Today, 14 leading sportsmen’s and conservation groups expressed their strong opposition to the Regulatory Fairness Act, which would halt the EPA’s efforts to protect Bristol Bay, Alaska from the proposed Pebble Mine. The groups sent a letter outlining their concerns to the co-sponsors of the legislation, which include Senate Minority Leader Mitch McConnell (KY) and Sens. David Vitter (LA), Joe Manchin (WV), Lisa Murkowski (AK), and James Risch (ID). These groups are some of over 1,000 sportsmen’s organizations and businesses that have written the EPA in support of its efforts to protect Bristol Bay.
From the letter: It was with great disappointment that we read your recent legislation to eliminate the EPA’s current work to protect Bristol Bay, Alaska for future generations of hunters and anglers. Stopping the Pebble Mine at Bristol Bay’s headwaters is one of the top priorities for the sportsmen community across the U.S.; a fact that we hope is not lost on Senators who represent not only many sportsmen, but some of the best hunting and fishing areas in the country. While we do not always agree with the EPA or its actions, in the case of Bristol Bay, the EPA is acting to protect productive fish and game habitat, thousands of jobs, and $1.5 billion in annual economic impact.”
“The development of a massive surface mine such as Pebble and its likely impacts on the waters and fish and wildlife resources of Bristol Bay, Alaska, have been thoroughly analyzed through the Bristol Bay Watershed Assessment,” said Whit Fosburgh, President and CEO of the Theodore Roosevelt Conservation Partnership. “The EPA’s undertaking of the 404(c) review process is the next logical step under the Clean Water Act which is needed and justified to ensure the conservation of the unique resources of Bristol Bay.”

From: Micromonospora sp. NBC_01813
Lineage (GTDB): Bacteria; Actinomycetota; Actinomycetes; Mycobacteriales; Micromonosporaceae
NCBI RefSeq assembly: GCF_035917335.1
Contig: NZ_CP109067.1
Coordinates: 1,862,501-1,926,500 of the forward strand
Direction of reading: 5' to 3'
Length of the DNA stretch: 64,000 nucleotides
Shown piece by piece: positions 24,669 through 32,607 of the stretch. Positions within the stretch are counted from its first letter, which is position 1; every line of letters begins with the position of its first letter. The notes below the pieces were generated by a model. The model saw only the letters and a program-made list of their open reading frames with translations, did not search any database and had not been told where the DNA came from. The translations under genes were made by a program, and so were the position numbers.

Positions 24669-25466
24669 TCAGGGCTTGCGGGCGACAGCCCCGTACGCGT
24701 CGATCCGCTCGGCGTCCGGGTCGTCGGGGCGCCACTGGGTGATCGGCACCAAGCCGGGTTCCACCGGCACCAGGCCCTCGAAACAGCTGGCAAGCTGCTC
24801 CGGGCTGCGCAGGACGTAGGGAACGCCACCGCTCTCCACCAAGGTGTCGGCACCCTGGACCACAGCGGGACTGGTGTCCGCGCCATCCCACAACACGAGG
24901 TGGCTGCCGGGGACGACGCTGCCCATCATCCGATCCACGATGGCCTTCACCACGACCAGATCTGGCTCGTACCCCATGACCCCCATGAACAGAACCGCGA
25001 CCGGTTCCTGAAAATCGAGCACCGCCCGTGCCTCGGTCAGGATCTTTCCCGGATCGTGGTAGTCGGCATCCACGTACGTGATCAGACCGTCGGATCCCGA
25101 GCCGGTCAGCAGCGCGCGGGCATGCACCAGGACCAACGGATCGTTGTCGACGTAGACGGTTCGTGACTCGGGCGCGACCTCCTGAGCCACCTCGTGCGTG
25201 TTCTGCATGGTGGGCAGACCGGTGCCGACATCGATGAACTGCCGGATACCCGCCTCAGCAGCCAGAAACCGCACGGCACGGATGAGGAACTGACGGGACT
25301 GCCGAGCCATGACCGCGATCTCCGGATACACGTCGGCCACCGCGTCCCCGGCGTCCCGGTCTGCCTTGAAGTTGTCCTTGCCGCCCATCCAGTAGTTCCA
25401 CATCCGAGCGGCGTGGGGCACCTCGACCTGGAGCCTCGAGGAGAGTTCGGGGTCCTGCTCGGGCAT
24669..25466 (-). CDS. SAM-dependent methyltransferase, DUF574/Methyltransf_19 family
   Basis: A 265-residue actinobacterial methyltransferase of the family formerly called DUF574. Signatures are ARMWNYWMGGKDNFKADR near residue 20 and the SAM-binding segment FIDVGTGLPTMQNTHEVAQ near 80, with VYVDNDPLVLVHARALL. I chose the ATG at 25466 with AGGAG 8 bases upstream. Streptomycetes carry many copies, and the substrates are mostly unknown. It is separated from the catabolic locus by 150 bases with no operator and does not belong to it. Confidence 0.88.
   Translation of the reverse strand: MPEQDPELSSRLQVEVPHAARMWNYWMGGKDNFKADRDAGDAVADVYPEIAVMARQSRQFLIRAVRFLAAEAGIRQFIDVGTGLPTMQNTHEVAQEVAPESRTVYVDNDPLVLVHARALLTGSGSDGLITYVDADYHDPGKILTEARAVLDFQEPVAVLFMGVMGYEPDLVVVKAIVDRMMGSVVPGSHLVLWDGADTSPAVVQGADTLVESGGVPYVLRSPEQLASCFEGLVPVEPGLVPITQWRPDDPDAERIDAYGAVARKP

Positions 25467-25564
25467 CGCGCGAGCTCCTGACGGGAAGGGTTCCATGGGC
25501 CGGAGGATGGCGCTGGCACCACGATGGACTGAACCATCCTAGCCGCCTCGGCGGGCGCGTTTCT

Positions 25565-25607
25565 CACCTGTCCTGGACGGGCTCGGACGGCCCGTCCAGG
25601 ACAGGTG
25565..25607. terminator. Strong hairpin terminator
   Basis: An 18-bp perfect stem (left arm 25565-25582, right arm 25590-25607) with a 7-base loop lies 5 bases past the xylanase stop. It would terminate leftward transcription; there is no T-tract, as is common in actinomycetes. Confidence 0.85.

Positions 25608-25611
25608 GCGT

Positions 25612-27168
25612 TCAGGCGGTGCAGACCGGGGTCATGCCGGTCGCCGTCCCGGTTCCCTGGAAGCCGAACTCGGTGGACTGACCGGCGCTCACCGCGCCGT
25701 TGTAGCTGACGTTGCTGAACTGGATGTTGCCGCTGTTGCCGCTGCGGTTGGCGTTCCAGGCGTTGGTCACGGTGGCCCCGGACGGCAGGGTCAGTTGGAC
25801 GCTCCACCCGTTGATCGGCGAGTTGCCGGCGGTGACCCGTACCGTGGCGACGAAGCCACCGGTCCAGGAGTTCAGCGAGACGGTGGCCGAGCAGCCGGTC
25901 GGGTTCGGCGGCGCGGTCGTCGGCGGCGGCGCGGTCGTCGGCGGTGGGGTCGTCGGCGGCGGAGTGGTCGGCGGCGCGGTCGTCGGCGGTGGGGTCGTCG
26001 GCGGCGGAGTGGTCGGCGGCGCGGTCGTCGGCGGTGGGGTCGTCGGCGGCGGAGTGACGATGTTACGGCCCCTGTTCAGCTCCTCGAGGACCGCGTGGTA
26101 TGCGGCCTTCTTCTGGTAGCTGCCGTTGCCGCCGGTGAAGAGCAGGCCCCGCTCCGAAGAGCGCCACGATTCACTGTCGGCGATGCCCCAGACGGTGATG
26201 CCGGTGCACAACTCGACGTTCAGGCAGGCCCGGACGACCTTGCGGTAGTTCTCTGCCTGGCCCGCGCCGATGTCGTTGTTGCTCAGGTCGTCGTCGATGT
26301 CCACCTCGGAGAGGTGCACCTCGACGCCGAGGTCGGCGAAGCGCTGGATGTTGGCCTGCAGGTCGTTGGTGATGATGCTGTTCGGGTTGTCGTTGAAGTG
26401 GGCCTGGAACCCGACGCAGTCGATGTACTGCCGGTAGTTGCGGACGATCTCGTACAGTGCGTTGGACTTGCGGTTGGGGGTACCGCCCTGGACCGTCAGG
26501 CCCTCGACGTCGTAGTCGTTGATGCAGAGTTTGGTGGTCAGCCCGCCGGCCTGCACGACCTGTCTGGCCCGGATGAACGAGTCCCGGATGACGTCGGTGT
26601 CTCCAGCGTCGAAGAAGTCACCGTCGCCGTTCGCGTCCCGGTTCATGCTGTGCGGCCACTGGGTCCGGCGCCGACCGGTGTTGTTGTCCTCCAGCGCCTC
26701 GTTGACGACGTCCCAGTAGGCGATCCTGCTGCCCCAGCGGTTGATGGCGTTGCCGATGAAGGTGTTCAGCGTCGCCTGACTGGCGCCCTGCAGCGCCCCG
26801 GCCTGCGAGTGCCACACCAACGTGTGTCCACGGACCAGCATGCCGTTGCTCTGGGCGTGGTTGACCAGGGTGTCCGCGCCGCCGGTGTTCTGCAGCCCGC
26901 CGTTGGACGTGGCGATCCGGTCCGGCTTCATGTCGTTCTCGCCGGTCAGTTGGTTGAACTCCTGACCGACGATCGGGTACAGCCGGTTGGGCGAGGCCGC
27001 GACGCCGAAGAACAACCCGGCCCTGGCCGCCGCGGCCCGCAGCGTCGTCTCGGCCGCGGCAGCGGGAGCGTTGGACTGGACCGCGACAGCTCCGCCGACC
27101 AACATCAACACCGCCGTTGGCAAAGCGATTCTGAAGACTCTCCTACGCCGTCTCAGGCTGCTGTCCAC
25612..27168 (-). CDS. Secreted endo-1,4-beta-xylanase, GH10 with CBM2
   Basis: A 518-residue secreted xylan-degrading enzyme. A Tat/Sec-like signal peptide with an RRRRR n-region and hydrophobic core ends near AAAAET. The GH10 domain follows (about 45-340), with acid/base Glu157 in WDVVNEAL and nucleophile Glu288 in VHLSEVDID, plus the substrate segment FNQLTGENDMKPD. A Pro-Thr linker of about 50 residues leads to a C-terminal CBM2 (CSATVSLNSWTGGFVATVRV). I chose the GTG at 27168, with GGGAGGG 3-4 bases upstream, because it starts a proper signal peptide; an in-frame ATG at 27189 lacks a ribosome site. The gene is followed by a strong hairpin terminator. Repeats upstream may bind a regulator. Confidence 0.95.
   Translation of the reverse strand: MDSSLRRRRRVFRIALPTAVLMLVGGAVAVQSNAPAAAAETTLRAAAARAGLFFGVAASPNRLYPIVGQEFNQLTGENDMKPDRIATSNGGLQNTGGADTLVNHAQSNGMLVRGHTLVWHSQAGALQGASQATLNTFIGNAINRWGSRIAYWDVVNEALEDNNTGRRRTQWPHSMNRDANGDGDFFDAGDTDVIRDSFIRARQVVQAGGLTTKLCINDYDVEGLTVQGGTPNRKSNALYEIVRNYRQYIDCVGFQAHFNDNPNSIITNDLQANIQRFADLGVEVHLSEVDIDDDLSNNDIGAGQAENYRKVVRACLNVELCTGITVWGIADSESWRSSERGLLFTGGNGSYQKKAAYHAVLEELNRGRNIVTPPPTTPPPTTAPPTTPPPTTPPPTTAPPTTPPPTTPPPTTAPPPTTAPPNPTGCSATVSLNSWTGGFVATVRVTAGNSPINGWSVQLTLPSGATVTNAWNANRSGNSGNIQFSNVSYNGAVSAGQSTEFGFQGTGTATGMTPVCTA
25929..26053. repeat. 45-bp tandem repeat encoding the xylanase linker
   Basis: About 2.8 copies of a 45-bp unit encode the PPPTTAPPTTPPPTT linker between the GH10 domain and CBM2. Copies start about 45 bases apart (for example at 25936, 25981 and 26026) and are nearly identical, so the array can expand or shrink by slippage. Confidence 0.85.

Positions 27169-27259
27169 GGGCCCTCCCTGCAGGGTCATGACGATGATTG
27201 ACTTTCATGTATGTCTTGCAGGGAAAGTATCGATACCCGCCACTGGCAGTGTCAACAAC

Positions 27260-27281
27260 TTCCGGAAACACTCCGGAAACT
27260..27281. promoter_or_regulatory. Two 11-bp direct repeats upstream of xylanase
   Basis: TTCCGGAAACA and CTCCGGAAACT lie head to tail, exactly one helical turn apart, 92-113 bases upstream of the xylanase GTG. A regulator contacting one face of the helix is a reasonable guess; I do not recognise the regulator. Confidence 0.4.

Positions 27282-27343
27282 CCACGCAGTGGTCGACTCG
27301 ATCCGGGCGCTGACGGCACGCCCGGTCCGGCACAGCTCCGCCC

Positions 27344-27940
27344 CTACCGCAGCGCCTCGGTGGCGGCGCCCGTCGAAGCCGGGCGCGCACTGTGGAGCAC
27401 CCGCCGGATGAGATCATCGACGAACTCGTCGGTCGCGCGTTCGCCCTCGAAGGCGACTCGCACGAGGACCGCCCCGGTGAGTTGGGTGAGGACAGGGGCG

The Regulatory Fairness Act would prohibit the EPA from using its Clean Water Act Section 404(c) authority to restrict permits at “any time” that a particular development will have an “unacceptable adverse effect” on America’s waterways or fisheries. In the case of the proposed Pebble Mine, the EPA’s exhaustive 3-year peer-reviewed scientific study found that even without a catastrophic accident it will destroy up to 94 miles of salmon spawning streams and 5,350 acres of wetlands, lakes, and ponds in the Bristol Bay region. In February, the EPA began the 404(c) process to determine the best way to protect Bristol Bay from the Pebble Mine.
“The legislation these Senators are supporting runs directly counter to one of the top priorities for hunters and anglers from across the U.S.,” said Scott Hed, Director of Sportsman’s Alliance for Alaska. “We’ve heard from thousands that Bristol Bay is worth protecting; now is not the time to halt the EPA’s thorough process in protecting this sportsman’s paradise.”
Groups signing the letter include:
American Fly Fishing Trade Association
Backcountry Hunters and Anglers
Berkley Conservation Institute
Bull Moose Sportsmen’s Alliance
Campfire Club of America
Dallas Safari Club
Delta Waterfowl Foundation
International Federation of Fly Fishers
National Wildlife Federation
Orion – The Hunters Institute
Pope and Young Club
Theodore Roosevelt Conservation Partnership
Union Sportsmen’s Alliance
For a full copy of the letter to Senate sponsors of the Regulatory Fairness Act, as well the original letter from over 1,000 sportsmen’s groups and organizations, visit http://www.sportsmansalliance4ak.org.